If you no longer need life insurance or want to cancel for some other reason, you might be thinking about surrendering your permanent life insurance policy and withdrawing the cash value that has accumulated. But before you do it, here are some things you should consider.
What is the surrender value?
As your cash value life insurance policy ages, it typically gains surrender value. If you choose to cancel your cash value life insurance policy, this is the amount of money you will receive. Here's how insurance companies calculate the surrender value of your policy:
Current Cash Value
Outstanding Loans and Loan Interest
You may find that your insurance company prints your policy's surrender value on your statement, but more likely you'll need to contact your insurer to obtain this information. Even if your statement provides this information, you may want to check with your insurer for the most recent figures.
Why surrender your policy?
You had a good reason when you bought your cash value life insurance policy. Now, be sure you have a good reason for getting rid of it. There are many good reasons to think about surrendering your life insurance policy, including:
·The reason you originally bought the policy no longer exists
·You can't afford to pay the premiums anymore
·You need cash, and this is your only source of available funds
Did you buy your policy because you had young children to protect, but now they're grown and on their own? Or did you buy it to protect your home purchase, but you've since paid off your mortgage? If you're thinking about surrendering your policy, make sure that you don't have new reasons to keep the policy in place (e.g., grandchildren). If you cancel the policy and then change your mind, you could end up paying a lot more for a new policy than you were paying before.
Typically, the premiums on your cash value policy will remain the same throughout the policy's life. At some point, however, you may find it difficult to meet those payments. Perhaps your income has dropped due to a job loss or recent retirement. Or you may find yourself in need of cash for an emergency or large expenses (e.g., medical bills or college tuition). Before you surrender your policy to come up with the necessary cash, see if you can't find another source. If you're a homeowner, one idea might be to take out a home equity loan. The interest on these loans is tax deductible, and you'll be able to keep your life insurance protection in place. Another option is to ask a family member for a loan. If you choose to ask your family, be sure you're all clear and in agreement on the terms of the loan. Blood may be thicker than water, but money can take a toll on any relationship.
You can also take a loan from the life insurance company using your cash value as collateral. Unless this is prohibited in your policy for some reason, the insurance company must grant this loan--no questions asked--and the interest rate may be fixed at a lower rate than your bank is charging. What's more, you never have to repay the loan, as it will be subtracted from the death benefit or future cash surrender value. However, interest on loans from life insurance companies is not tax deductible.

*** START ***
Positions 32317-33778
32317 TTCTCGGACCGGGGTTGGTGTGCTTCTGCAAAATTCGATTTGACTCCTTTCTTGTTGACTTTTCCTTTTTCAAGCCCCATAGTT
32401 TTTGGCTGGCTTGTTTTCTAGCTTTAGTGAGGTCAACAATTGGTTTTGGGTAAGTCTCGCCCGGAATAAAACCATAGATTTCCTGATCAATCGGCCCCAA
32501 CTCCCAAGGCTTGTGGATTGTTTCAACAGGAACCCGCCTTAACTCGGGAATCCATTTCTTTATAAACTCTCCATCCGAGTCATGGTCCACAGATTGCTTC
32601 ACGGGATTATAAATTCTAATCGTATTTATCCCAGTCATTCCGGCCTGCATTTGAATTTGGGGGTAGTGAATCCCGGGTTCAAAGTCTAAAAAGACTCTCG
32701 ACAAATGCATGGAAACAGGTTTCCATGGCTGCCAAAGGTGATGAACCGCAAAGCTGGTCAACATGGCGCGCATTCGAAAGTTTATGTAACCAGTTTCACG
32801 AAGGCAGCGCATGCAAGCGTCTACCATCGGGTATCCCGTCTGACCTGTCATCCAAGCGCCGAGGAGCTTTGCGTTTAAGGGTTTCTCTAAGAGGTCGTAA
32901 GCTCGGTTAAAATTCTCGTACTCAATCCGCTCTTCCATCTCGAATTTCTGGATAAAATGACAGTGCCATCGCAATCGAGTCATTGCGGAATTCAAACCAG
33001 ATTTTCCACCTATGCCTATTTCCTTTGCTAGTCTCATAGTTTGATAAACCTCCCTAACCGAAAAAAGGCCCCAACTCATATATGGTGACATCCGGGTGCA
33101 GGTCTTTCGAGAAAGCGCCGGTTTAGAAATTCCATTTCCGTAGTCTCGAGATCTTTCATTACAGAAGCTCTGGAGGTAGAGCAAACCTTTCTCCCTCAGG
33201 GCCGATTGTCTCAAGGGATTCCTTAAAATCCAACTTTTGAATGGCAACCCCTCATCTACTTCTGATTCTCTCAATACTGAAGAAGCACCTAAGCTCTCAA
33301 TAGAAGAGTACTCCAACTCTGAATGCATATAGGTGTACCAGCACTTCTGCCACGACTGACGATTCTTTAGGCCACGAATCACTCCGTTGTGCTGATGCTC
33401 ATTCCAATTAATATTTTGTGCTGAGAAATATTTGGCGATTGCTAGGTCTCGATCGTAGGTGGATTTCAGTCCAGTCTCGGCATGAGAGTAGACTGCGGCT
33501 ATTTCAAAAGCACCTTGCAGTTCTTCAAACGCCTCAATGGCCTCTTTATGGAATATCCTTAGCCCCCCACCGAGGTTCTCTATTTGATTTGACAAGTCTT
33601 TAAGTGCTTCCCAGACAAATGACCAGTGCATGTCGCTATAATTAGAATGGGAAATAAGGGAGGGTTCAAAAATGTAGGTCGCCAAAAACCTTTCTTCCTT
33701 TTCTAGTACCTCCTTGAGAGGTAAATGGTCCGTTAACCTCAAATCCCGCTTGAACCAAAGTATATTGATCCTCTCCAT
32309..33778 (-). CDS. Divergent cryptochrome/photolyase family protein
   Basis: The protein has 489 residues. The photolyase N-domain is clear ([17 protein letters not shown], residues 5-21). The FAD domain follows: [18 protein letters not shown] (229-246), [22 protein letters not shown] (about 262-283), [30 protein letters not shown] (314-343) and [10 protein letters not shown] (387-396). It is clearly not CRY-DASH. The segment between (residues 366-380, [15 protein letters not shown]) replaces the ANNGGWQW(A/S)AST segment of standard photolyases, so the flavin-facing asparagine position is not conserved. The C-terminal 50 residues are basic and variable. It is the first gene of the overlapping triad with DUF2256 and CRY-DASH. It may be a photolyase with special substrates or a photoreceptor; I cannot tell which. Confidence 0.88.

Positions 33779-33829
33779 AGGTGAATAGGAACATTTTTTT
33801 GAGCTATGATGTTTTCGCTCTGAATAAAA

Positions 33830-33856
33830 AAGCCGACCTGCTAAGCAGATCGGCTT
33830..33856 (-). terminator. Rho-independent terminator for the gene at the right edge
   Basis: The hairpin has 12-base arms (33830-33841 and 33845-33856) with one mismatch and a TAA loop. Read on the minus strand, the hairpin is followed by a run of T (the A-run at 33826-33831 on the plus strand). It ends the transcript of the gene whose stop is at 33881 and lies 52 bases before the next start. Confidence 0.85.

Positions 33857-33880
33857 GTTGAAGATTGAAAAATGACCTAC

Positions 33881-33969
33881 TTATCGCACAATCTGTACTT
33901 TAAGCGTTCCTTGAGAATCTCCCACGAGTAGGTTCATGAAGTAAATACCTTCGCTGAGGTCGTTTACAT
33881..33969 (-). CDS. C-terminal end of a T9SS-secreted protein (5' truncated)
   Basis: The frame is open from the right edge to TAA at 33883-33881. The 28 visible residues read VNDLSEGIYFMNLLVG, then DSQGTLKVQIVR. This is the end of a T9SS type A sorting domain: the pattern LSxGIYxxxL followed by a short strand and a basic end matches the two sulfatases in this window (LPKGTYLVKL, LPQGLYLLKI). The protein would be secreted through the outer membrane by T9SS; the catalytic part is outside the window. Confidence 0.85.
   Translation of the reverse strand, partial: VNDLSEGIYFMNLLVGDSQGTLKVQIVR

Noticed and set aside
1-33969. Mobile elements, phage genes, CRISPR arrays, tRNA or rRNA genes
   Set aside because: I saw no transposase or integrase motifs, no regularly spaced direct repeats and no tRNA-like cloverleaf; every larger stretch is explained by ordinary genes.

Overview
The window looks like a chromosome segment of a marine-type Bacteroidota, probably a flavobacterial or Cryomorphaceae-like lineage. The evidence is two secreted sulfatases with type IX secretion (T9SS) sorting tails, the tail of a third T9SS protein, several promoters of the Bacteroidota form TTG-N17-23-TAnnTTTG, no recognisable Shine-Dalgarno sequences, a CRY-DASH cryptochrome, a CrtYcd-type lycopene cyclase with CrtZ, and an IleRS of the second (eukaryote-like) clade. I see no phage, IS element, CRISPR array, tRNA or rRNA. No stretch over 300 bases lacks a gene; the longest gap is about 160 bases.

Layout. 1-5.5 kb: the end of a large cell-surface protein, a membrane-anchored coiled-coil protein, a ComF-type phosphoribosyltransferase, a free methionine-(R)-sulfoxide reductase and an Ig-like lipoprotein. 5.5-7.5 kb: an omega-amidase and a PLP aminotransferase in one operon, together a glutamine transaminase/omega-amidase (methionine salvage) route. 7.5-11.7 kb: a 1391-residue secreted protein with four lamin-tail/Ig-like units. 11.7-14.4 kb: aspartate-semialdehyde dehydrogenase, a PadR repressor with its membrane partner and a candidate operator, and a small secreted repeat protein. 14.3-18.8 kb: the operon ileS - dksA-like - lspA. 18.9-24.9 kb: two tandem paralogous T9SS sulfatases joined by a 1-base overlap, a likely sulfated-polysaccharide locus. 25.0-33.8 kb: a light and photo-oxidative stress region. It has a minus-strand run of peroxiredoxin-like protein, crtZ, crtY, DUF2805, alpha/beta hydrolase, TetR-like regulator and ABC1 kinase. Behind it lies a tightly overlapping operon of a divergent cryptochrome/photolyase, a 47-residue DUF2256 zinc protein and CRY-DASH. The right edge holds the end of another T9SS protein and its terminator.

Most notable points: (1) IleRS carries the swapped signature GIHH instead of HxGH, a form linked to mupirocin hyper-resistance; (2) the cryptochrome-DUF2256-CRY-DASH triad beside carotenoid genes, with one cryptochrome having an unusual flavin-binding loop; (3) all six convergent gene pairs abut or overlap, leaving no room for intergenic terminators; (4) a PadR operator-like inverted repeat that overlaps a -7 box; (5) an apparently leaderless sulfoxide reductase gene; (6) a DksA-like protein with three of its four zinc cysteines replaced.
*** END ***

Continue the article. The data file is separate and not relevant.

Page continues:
Surrender a piece or the whole enchilada?
You can choose to surrender your policy in part or in whole, subject to the insurance company's rules. With some types of insurance policies, you simply divide the policy and surrender one portion and keep the other. Your death benefit and cash value are reduced proportionately. Other policies allow for withdrawals of a portion of the cash value, leaving the death benefit more intact (the death benefit will still be reduced by at least the amount of the withdrawal, and probably somewhat more depending on the policy values at the time). One common strategy is known as surrendering or withdrawing to basis. The basis is the total amount of premiums you've paid on the policy, less any dividends previously paid out. Because you paid your premiums with dollars that were already taxed, surrendering to basis is generally not a taxable event. Amounts you surrender or withdraw over and above your basis will be taxable income to you. Keep in mind, though, that surrendering, withdrawing, or borrowing against your cash value will decrease the death benefit that you leave to your beneficiaries.
The other option is to surrender the entire policy and cash out. If you choose this option, be sure that you still have a fluffy financial cushion to protect your loved ones, in case the unexpected should happen.
What's it going to cost?
You can surrender (cancel) your policy, but surrender fees will likely be charged if you do. These charges will vary depending on how early or late in the life of the policy the cancellation occurs. For example, some policies carry a 15- to 20-year surrender schedule, in which the charges decrease as the years progress and eventually disappear. In addition, when you surrender your policy for cash, the gain on the policy is subject to federal income tax (your gain is the difference between the cash value, less outstanding policy loans and your policy basis).
Is surrendering right for you?
Whether or not to surrender your life insurance policy is a complicated decision, one that you probably shouldn't make on your own. The best approach is to talk with a trusted professional advisor, such as your insurance agent and financial planner. He or she can help you analyze all of the issues involved and decide if you should surrender the whole policy, surrender part of it, or leave it alone.
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Securities offered through Securities America, Inc., Member FINRA/SIPC and advisory and financial planning services offered through Securities America Advisors Inc. Susan Powers, Paul Hundley, Brendan Hayes, Kim Harris, Chuck Zodda, Representatives, Money Matters Radio, Armstrong Advisory Group and Securities America, Inc. are separate entities.